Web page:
How to Get the Internet Speed You’re Paying For

Speed Test logoDo you think your connection to the Internet is much slower than what you’re paying for?  Are you paying for  a “high speed” DSL or cable connection, but getting to sites, downloading songs, and everything on line takes forever?

There’s a two-step fix that works for me every time.

  1. Make sure the Internet is actually slow.

    It could be you.  Maybe you’ve had one too many lattes and the whole world cannot keep up with your mind. Or — more likely — there could be another issue with your computer that makes the Internet connection look slow.

    Go to Speedtest.net .  That site provides a free, anonymous clocking of your internet speed.  See if your speed comes close to matching what the ISP says it will give you.

    My ISP plan is for speeds of 12Mb download and 1 Mb upload.  You can see from the graphic showing my test results that I am getting what I am paying for.

    But, I wasn’t when I started off the morning.

    In fact, when I first went to my keyboard  iTunes was predicting that it would take 20 minutes to download a song, and browsing regular web sites was painful because I was having to wait for each graphic to draw itself into the page.  When I first ran the Speed test my download speed was less than 1 Mb!

    That’s when I went to the next step:

  2. Turn off and Back On Your Router and/or Internet Modem

    Your home router is a computer — although a specialized one — that sometimes gets confused. Or busy.  Or something.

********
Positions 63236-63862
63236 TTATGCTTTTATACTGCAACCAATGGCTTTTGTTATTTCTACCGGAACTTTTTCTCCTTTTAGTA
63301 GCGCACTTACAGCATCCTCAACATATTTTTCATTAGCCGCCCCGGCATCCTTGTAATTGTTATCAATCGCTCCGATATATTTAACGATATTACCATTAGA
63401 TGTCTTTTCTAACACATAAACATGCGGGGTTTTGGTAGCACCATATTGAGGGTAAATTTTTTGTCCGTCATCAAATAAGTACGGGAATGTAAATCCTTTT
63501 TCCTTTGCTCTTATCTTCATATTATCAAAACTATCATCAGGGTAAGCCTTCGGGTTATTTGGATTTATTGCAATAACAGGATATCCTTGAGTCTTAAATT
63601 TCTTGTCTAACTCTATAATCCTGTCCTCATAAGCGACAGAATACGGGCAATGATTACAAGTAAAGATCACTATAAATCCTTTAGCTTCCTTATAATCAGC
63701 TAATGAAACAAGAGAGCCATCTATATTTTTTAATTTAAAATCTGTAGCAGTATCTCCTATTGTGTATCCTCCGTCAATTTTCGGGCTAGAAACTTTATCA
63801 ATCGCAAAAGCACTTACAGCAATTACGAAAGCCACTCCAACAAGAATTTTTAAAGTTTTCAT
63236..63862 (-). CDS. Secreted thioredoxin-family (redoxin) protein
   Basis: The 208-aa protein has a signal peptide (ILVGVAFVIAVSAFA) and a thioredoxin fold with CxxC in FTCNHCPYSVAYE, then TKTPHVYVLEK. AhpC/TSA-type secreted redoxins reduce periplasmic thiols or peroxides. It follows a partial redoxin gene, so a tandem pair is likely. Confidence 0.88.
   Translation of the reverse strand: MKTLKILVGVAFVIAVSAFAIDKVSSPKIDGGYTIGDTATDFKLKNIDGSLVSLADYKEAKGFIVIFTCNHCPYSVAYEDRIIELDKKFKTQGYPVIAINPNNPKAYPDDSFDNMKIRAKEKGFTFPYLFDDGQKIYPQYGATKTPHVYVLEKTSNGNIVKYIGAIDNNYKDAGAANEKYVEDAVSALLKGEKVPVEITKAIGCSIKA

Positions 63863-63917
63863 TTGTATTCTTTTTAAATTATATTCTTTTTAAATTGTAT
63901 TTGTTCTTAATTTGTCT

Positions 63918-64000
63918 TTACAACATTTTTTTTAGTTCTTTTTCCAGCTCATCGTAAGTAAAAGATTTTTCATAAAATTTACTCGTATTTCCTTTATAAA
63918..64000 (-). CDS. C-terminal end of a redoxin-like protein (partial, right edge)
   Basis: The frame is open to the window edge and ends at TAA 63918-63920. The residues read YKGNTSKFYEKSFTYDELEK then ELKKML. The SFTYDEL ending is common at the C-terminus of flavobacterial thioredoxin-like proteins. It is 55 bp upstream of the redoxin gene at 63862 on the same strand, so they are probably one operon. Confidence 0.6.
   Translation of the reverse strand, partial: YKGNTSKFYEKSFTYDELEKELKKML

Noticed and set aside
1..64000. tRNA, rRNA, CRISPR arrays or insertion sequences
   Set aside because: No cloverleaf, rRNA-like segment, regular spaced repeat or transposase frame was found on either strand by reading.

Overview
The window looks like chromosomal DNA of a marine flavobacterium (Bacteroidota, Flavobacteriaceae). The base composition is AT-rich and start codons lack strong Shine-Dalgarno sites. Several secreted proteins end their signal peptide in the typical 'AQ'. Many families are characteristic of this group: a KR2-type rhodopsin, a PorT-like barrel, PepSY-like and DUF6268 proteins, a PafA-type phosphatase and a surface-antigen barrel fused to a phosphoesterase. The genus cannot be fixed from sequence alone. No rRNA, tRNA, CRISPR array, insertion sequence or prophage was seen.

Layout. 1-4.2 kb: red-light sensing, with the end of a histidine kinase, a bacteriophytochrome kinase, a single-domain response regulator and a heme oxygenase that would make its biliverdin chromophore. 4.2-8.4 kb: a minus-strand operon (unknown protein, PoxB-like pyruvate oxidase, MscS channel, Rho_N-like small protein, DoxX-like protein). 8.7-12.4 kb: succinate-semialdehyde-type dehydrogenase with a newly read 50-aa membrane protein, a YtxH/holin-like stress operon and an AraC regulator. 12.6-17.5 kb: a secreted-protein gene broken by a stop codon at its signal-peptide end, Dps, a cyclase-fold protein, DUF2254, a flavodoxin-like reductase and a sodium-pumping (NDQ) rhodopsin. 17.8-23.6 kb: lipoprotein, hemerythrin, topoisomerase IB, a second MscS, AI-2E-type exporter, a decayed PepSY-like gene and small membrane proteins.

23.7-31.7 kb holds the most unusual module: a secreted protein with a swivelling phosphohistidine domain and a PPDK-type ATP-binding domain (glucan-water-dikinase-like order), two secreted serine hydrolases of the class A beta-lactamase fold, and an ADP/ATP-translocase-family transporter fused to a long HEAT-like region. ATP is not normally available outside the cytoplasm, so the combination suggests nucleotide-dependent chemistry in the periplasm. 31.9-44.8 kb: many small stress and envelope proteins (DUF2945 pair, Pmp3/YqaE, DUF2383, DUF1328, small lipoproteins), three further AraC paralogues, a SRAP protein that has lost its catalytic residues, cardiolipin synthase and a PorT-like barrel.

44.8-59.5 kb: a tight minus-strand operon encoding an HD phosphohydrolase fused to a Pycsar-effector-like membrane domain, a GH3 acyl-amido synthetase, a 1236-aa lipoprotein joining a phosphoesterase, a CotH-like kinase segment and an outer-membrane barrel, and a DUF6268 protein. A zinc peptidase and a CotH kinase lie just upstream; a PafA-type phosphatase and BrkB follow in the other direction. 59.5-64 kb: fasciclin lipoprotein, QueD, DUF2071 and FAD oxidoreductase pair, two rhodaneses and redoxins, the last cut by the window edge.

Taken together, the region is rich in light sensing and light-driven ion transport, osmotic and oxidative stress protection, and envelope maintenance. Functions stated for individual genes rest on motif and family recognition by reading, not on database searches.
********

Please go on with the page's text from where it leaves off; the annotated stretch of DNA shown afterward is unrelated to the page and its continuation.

Just like an old Windows machine, sometimes the router goes off by a bit.  And, just like an old Windows machine, the easiest (and maybe only) way to fix the problem is to reboot it.

    Just unplug the router from its power supply, count to 30, and plug it back in.

    This sophisticated, high tech solution works for me 99 times out of a 100.  The other 1 time in 100, I have to unplug and plug back in the power on the cable modem and also reboot my PC.  This combination has not yet failed to get me back to reasonable speed.

My home network is simple and uses a 2009 (fairly new) Cisco Router.  I should not have to worry about the router causing speed problems.  Really. It is annoying.  However, rather than spend days debugging and talking to tech support at Cisco, I am happy to use the one-two punch whenever I think the Internet is slow:

1. Make sure the problem is real, and 2. Reboot the router.

Of course, if rebooting both the router and the cable (or DSL) modem fails to get your speed up to what you’re paying for, then it’s time to call that ISP and tell them that they have a problem!

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